Lemma 10 (see [12]). *Let and be Hermitian matrices of order and let , . If , then
*

Lemma 11. *Let be a graph. Then
*

*Proof. *Since , by Lemma 10
Recalling that , , and , the result follows.

Corollary 12. *Let be a graph with at least one edge. Then
*

*Proof. *The result follows by Lemmas 9 and 11.

#### 3. Proof of Theorem 1

(i) Let . If , then the result follows from (12). Suppose that and does not contain a Hamilton path. Then does not contain a Hamilton path by Lemma 6(i). We notice that for any pair of nonadjacent vertices and (always existing) in . Thus, for any edge , and . By Corollary 12,

By Cauchy-Schwartz inequality, we have that the equality holds if and only if .

Let . If , So, is monotonously decreasing when . We find that when .

Thus

Let . We use to denote the number of -combinations of a set with distinct elements. Then . Because has at least two nonadjacent vertices and such that , then . Hence /.

By Lemma 8, we have that . Thus . Because , we have that a contradiction.

(ii) Let . If , then the result follows from (13). Suppose that and does not contain a Hamilton cycle. Then does not contain a Hamilton cycle too by Lemma 6(ii). By a similar discussion in the proof of Theorem 1(i), we have that for any edge and

By Corollary 12,

We find that when . Using similar arguments as in the proof of Theorem 1(i), we have that

Let . Then . Because has at least two nonadjacent vertices and such that , then . Hence /.

By Lemma 8, we have that . Thus . Because , we have that a contradiction.

(iii) Let . If , then the result follows from (14). Suppose that and is not Hamilton-connected. Then is not Hamilton-connected by Lemma 6(iii). By a similar discussion in the proof of Theorem 1(i), we have that for any edge , and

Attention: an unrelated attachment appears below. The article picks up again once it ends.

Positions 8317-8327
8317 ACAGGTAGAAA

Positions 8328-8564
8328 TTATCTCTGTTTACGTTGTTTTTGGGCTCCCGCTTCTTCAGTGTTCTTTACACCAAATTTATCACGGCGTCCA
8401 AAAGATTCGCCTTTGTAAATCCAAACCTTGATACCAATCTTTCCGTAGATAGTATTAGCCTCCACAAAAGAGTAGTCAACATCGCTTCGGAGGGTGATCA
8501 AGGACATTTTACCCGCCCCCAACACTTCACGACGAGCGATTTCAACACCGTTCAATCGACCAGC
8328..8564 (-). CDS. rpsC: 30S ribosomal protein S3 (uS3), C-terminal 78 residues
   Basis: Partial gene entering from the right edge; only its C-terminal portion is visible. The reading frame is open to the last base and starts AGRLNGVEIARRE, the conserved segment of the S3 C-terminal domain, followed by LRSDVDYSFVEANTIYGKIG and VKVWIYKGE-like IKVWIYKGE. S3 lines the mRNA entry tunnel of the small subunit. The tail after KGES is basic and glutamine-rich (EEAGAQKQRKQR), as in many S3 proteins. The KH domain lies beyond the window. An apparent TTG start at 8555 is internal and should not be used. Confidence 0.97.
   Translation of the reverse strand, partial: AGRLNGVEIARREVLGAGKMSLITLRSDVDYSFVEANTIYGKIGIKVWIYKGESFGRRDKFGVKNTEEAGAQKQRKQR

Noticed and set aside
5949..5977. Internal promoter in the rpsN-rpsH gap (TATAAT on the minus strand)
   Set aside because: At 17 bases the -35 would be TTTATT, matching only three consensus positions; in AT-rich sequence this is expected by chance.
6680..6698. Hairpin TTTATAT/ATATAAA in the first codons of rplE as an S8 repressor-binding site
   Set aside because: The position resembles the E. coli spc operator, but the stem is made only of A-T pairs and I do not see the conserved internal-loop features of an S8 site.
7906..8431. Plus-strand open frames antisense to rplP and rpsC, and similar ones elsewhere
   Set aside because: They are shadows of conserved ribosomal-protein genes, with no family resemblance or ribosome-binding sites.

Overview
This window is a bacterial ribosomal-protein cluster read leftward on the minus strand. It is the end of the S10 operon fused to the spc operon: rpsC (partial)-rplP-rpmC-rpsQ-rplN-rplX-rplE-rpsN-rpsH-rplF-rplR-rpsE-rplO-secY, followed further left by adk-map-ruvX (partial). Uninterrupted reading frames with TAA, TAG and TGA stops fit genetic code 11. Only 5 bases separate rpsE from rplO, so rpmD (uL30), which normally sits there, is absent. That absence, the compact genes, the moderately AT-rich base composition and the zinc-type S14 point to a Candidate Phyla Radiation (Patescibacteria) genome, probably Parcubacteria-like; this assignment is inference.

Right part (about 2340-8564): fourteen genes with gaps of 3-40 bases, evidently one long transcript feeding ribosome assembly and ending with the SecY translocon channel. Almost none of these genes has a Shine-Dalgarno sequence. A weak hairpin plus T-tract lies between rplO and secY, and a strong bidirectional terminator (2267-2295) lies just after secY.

By Corollary 12,

We notice that when . Using similar arguments as in the proof of Theorem 1(i), we have that

Let . Then . Because has at least two nonadjacent vertices and such that . has at least two nonadjacent vertices and such that , then . Hence .

By Lemma 8, we have that . Thus . Because , we have that a contradiction.

#### 4. Proof of Theorem 2

* Proof. *Suppose that does not contain a Hamilton cycle. Then does not contain a Hamilton cycle by Lemma 7. Then is not by (13). Observe that for any pair of nonadjacent vertices and (always existing) in . Thus,
for any pair of adjacent vertices and in . Then
By Corollary 12, we have that

Since is a bipartite graph, . By Cauchy-Schwartz inequality, we have
the equality holds if and only if .

Let . If ,
So, is monotonously decreasing when . We find that
when . So
Let . Then . Because has two nonadjacent vertices and such that , so . Hence .

By Lemma 8, we have that . Then . Because , we have that
a contradiction.

#### Conflict of Interests

The authors declare that there is no conflict of interests regarding the publication of this paper.

#### Acknowledgments

This work is jointly supported by the National Natural Science Foundation of China under Grant nos. 11071001 and 11071002, the Natural Science Foundation of Anhui Province no. 11040606 M14, and the Natural Science Foundation of Department of Education of Anhui Province no. KJ2011A195.

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#### Copyright

Copyright © 2014 Guidong Yu et al. This is an open access article distributed under the Creative Commons Attribution License, which permits unrestricted use, distribution, and reproduction in any medium, provided the original work is properly cited.